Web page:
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Learning to Speak Their Minds

SylvieBiruta and Benita NzamuyeTransylvania University’s beacon shines on unexpected places.

Two first-year students from Kigali, Rwanda, plan to take what they learn at Transylvania back to their central African homeland, which is making a significant recovery from the genocide that ravaged the country nearly two decades ago.

Sylvie Biruta and Benita Nzamuye—who are part of the most international incoming class in Transylvania’s history—have found a helpful and open community here in Lexington.

They’ve felt a little culture shock, too. “Here it’s different,” Nzamuye said. “Everyone freely gives their opinion.”

Biruta said she feels a greater sense of freedom to speak her mind at Transylvania. “We used to basically let the teacher speak back home and not really be as expressive as we are here.”

While Rwandans have freedom of speech, a sense of respectfulness often keeps them from saying what they really want to say.

Biruta plans to major in business administration and return home after graduation, or possibly graduate school, to start a business. She wants to contribute to her country’s economic development and bring in fresh ideas.

As for Nzamuye, she wants to major in political science. “It’s really exciting because we’re learning new things,” she said. “So hopefully we’ll take something important from here back to Rwanda.”

So how did the two young women end up at this small college in the Bluegrass?

Biruta and Nzamuye were close friends at an international high school in Rwanda. The school helped prepare them for international study, in part because of its diverse student body. Rwanda is also transitioning from a French- to an English-speaking country, which made studying in the U.S. seem less daunting. Both students speak English fluently.

Working with an international study advisor, each expressed interest in attending a private school with small classes and the opportunity to work closely with professors, Nzamuye said. Her advisor told her Transylvania would be the ideal place. “It is,” she said.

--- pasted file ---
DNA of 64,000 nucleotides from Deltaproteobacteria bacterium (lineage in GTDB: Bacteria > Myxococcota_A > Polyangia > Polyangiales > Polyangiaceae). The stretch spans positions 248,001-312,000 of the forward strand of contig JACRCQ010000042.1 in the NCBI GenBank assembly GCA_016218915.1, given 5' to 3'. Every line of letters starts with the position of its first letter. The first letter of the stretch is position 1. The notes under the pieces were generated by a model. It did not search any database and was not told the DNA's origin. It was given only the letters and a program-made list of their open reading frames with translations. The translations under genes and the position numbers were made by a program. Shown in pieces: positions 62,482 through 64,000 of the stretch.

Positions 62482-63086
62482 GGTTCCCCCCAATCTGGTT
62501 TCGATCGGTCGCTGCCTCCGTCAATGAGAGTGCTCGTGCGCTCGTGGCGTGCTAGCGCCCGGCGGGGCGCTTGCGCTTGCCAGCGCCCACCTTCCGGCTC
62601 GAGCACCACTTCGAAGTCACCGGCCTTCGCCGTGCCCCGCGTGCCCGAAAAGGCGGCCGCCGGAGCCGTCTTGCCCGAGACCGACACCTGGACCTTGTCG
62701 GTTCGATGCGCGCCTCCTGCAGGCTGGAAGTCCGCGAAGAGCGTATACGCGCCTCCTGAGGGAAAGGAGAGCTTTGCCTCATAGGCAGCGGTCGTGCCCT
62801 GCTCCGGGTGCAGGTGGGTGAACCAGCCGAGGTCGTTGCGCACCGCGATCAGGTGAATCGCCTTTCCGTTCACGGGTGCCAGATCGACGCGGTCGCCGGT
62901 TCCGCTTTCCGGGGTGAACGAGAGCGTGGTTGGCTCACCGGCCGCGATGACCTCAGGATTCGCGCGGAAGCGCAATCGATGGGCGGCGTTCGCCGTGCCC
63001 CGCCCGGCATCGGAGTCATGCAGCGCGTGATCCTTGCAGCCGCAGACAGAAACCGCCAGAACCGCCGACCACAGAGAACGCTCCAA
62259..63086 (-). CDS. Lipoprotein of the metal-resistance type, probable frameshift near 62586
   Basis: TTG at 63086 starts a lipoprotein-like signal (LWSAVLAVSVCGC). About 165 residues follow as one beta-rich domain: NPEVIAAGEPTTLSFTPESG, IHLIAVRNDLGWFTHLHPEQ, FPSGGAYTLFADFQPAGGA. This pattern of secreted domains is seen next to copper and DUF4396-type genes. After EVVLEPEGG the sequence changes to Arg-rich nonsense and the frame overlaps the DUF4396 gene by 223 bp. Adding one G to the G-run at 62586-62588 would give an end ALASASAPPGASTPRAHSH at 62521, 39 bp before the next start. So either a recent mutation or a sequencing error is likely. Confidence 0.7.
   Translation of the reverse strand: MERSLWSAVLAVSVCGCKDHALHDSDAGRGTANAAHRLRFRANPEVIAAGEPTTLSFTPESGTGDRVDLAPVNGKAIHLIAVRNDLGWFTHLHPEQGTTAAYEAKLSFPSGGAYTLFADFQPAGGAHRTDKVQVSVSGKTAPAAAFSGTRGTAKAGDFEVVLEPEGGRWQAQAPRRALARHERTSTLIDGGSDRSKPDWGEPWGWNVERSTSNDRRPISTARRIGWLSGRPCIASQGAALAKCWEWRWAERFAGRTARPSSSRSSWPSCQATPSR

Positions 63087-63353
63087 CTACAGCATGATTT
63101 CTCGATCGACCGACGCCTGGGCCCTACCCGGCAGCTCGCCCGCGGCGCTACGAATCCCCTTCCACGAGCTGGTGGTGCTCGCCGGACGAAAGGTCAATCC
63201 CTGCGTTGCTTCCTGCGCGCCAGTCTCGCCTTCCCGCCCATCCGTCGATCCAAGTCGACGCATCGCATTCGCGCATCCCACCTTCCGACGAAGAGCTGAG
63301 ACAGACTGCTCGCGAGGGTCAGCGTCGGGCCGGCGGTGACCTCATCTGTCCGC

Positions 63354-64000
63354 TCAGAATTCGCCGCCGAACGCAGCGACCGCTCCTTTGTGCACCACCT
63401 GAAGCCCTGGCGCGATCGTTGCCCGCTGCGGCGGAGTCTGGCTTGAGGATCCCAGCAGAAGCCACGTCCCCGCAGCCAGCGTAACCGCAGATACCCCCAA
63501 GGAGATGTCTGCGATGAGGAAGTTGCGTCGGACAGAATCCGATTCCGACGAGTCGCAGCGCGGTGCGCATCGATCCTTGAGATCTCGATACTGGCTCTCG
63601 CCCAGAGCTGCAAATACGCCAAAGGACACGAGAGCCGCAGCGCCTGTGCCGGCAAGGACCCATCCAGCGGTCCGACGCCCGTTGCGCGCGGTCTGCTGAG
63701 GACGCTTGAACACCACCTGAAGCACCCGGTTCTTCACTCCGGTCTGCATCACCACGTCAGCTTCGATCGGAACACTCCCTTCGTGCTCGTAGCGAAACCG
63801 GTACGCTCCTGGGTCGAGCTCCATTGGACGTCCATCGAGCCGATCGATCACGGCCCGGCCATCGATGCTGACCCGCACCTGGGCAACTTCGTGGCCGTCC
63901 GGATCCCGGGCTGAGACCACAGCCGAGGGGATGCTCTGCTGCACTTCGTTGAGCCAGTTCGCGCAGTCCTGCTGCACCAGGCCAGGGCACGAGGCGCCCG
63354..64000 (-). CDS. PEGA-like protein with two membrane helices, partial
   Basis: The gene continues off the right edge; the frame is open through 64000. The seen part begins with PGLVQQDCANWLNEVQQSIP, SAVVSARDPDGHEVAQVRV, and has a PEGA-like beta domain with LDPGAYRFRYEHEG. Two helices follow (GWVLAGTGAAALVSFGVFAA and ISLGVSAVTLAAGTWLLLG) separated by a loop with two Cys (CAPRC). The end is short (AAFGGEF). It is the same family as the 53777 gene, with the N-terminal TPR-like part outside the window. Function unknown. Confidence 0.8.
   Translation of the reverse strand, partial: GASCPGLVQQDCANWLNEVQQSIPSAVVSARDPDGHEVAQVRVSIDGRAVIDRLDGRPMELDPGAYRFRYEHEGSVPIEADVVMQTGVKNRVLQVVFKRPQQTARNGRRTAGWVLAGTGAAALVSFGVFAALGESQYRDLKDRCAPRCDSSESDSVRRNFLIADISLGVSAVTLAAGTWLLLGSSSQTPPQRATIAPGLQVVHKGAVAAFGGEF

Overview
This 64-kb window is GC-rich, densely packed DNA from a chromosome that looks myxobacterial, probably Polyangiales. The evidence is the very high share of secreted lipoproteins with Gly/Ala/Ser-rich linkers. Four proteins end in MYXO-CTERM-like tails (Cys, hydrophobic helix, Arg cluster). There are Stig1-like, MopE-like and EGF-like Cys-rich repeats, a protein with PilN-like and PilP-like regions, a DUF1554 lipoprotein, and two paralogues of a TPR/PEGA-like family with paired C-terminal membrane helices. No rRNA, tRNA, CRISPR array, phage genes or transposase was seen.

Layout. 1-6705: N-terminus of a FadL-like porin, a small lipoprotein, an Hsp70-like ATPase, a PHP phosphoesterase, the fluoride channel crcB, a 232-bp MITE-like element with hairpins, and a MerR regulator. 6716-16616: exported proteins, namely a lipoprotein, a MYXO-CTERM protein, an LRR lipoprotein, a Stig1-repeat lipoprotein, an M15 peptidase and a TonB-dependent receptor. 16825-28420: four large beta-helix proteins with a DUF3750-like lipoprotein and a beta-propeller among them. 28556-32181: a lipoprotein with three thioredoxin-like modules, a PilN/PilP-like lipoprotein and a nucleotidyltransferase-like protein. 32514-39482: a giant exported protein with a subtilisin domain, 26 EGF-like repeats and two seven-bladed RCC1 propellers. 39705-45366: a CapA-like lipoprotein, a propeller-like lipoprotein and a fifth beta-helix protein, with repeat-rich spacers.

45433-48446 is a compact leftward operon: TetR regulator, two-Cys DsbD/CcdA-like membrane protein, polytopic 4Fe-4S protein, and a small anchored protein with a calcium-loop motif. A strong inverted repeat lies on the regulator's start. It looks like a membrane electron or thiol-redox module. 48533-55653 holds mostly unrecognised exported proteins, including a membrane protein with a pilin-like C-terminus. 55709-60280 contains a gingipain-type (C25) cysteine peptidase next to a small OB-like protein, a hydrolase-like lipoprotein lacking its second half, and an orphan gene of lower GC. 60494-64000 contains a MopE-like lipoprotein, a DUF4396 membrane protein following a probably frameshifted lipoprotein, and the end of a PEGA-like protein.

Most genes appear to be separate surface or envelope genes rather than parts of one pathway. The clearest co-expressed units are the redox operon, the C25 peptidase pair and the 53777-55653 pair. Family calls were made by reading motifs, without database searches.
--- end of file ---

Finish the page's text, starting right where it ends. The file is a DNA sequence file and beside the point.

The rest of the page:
Funny thing was, since the friends hadn’t really talked to each other about college plans, they were surprised to discover they were both headed to Transylvania.

Since arriving in Lexington this past August, the students have appreciated the hospitality offered by friends, staff, and faculty. For example, International Student Advisor Darlene Ogata and Associate Director of Admissions Ingrid Allen showed them around town and took them shopping.

The university—which recently adopted a strategic enrollment plan that emphasizes attracting more international students—assists them in a number of ways. For instance, first-year seminar instructor James Wright introduces them to the academic expectations of an American liberal arts college while helping them improve their English language and writing skills. Peer tutors in the university’s Writing Center are also available to offer assistance.

Additionally, Transylvania students who are far from home are frequently paired with local “friendship families” who provide general support as well as help getting acclimated to the Lexington area. They may invite their students to their homes over holiday breaks or enjoy local events or meals with them.

For the Rwandan students, that kind of personal attention can be a big help when your hometown is a 17-hour plane ride away. They really appreciate their local friendship family: Serenity Wright, who graduated from Transylvania in 2005, and her husband Mike.

The extra attention devoted to helping international students feel comfortable in their new environment seems to be well received. Biruta and Nzamuye, at least, appear to have found a home away from home. “We really like it so far,” Biruta said.

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